Plants, as the fungi which take in

Plants, as being them­selves capable enough to synthesize organic compounds, “are called autotrophs. They nourish themselves independently on existing organic compounds, therefore, this mode of feeding is known as autotrophic or holophytic nutrition.

This type of nutrition is not only restricted to plants but it is also found in some animals, particularly which contain chlorophyll in their body, such as Euglena, Volvox. It is also found in some bacteria which contain bacterio-chlorin in their body.

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There are two kinds of autotrophs:

(i) Chemosynthetic autotrophs:

These use the energy from oxidation of substances already present on earth to ‘fix’ carbon to organic compounds, such as sulphur bacteria.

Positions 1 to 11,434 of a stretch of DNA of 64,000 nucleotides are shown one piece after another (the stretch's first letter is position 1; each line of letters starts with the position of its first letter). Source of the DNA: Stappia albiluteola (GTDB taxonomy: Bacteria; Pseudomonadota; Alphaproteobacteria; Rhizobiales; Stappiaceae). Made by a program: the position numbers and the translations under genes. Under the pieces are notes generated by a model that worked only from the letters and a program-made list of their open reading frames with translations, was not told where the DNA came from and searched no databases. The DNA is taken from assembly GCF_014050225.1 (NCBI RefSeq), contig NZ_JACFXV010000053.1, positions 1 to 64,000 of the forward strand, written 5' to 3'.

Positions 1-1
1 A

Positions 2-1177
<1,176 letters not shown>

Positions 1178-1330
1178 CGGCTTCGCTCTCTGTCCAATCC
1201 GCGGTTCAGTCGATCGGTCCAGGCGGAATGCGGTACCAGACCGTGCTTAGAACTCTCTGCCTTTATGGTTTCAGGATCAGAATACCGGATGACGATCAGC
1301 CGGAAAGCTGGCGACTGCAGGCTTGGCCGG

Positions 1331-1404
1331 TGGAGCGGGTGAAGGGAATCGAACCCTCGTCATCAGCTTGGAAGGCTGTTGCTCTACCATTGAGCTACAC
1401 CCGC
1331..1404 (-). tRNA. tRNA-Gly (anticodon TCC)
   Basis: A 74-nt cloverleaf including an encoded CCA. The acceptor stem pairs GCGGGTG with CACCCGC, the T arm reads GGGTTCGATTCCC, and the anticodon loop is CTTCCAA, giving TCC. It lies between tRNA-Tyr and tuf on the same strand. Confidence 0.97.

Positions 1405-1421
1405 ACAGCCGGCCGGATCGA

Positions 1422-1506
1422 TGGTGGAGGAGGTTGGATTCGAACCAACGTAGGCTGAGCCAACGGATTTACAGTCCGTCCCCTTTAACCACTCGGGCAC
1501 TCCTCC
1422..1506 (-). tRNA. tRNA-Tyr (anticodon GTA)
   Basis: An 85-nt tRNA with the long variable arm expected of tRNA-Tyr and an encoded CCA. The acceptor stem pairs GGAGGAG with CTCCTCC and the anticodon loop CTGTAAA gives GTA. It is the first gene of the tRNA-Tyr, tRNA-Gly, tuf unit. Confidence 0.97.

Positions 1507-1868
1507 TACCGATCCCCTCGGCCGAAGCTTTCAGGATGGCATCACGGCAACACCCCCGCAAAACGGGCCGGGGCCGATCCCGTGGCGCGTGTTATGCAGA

(ii) Photosynthetic autotrophs:

These use the energy of light to fix carbon to organic compounds, such as green plants.

2. Heterotrophic nutrition:

This type of nutrition is chara­cteristic of animals and some non-green plants. Here the animals unable to use free energy to synthesize organic compounds necessary for life but depend upon organic source of carbon, they are, thus, dependent upon plants and are called heterotrophs.

There are three kinds of heterotrophs:

(i) Holozoic heterotrophs:

These are those which, like ani­mals, feed exclusively on solid material which they take in through mouth.

(ii) Saprophytic heterotrophs:

These include organisms such as the fungi which take in dissolved organic material often all over the body.

(iii) Parasitic heterotrophs:

These (“parasitic” means also a way of life as well as a method of nutrition) are those which feed in or on another organism, the host and cause it harm, e.g., tapeworm, and potato blight.